The component members of a predicative phrase predetermine each other: e.g. cw?? he (said he). This phrase is capable of producing a sentence.

In a subordinate phrase one word (adjunct) is subordinated to the other (head) word. The relations between the head and the adjunct fall under 2 main types: agreement and government.

1. By agreement we mean such a syntactical relationship in which the inflection of the head-word is the same in the adjunct. The OE agreement occurred in gender, number and case:

a) between noun (head) and adjective (adjunct): e. g. hie comon mid langum scipum they arrived in long ships (Dat. case., plural, neuter); micle meras fersee big lakes with fresh water (Nom. case. plural, masculine).

b) between demonstrative and other attributive pronouns (adjuncts) and noun (head): e.g. he bude on ??m lande he lived on that land (Dat. case., singular, neuter); mine dagas my days (Nom. case, plural, masculine); ond ic for-?on of ?eossum 3ebeorscipe ut eode and I therefore from that feast went away (Dat. case, singular, masculine).

2. The components are connected by means of government if the adjunct takes a grammatical form required by the head. Government doesn't imply any coincidence in form of the governing word and its adjunct. In OE a verb governed:

a) The Accus. Case of the object, expressed by a noun or a pronoun. The latter is then termed "directed": e. g. ?a Deniscan ?one cyninh ofslo3on "The Danes that king killed".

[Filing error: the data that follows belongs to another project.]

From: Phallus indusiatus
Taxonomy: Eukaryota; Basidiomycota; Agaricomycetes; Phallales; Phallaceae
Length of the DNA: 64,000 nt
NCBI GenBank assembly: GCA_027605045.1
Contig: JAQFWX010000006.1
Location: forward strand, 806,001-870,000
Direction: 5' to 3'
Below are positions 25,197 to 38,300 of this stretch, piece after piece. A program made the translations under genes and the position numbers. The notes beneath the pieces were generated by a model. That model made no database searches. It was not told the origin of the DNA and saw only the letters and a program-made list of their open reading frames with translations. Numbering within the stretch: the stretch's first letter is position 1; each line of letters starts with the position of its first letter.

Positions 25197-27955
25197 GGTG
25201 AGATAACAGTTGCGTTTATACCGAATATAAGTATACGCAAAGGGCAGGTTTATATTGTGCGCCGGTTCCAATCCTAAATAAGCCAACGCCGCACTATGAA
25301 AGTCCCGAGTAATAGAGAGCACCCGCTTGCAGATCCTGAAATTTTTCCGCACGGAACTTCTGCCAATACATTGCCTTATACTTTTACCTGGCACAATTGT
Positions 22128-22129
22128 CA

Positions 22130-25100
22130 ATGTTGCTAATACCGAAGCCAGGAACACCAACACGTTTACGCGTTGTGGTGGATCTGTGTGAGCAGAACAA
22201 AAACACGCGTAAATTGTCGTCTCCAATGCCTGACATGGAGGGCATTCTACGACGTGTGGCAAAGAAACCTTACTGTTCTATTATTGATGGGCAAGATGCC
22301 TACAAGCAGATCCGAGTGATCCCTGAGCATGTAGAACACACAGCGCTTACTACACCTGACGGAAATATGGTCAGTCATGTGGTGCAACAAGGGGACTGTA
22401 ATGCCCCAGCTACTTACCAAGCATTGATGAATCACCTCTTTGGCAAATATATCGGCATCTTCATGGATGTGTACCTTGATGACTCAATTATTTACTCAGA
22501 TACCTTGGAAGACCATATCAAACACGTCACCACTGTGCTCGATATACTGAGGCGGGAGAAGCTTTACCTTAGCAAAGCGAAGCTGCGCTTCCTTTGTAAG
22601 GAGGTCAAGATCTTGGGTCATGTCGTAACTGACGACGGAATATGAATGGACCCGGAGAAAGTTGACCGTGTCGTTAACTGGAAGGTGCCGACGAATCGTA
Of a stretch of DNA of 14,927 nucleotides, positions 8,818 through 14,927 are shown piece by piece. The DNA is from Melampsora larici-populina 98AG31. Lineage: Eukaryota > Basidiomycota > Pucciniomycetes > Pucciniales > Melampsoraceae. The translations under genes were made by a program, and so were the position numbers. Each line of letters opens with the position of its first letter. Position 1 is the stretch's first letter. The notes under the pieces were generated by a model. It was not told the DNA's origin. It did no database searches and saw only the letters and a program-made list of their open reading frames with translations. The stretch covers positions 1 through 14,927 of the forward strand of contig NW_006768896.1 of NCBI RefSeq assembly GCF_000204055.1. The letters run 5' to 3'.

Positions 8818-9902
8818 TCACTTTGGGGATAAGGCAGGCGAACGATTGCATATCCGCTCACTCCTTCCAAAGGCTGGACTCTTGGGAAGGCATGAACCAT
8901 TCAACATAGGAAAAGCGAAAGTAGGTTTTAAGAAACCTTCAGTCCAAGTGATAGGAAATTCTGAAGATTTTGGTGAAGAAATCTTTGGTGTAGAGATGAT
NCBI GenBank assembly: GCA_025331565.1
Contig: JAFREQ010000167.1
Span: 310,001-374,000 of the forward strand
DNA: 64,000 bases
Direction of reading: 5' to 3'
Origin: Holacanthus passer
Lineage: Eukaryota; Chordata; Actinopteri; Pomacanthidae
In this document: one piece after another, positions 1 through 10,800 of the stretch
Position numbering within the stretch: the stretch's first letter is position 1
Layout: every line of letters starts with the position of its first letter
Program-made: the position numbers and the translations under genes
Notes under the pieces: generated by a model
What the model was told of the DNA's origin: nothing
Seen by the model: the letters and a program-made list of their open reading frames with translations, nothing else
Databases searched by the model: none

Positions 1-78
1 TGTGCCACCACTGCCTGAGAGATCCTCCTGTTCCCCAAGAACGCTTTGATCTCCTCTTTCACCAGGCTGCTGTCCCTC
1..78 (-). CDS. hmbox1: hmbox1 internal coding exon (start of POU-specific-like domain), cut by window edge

b) The Dative case of the object (indirect): e. g. Ohthere s?de his hlaforde Ohthere told his lord; swa-swa we foryfa? urum 3ltendum as we forgive offenders.

c) The Genitive case of the object (partitive complement): e. g. he ??r sceolde bidan westanwindes he was obliged to wait for me the western wind there.

2a) An adjective may govern the Gen. or the Dat. case of the object: e. g. mor?res scyldi3 guilty of killing; w?s 3ehw??er o?rum la? "was everyone hateful to the other".

2b). The notion of government also applies to a noun which may govern the Gen. case of another noun: e. g. hwales ban whale bone and to some pronouns and numerals: e.g. do3ra 3ehwilc each of the days; ?ara an one of them.

2c). Prepositional government can also be found in OE. Thus, the preposition to governs the Dat. case: e .g. he eode to his huse he went to his house; the preposition ymb governs The Accus. case: e. g. hu 3iorne hie w?ronymb liornun3a how aelous they were concerning learning; the preposition from can sometimes govern the Dat. case: e. g. ?a aras he from ??m sl?pe then arose he from that sleep.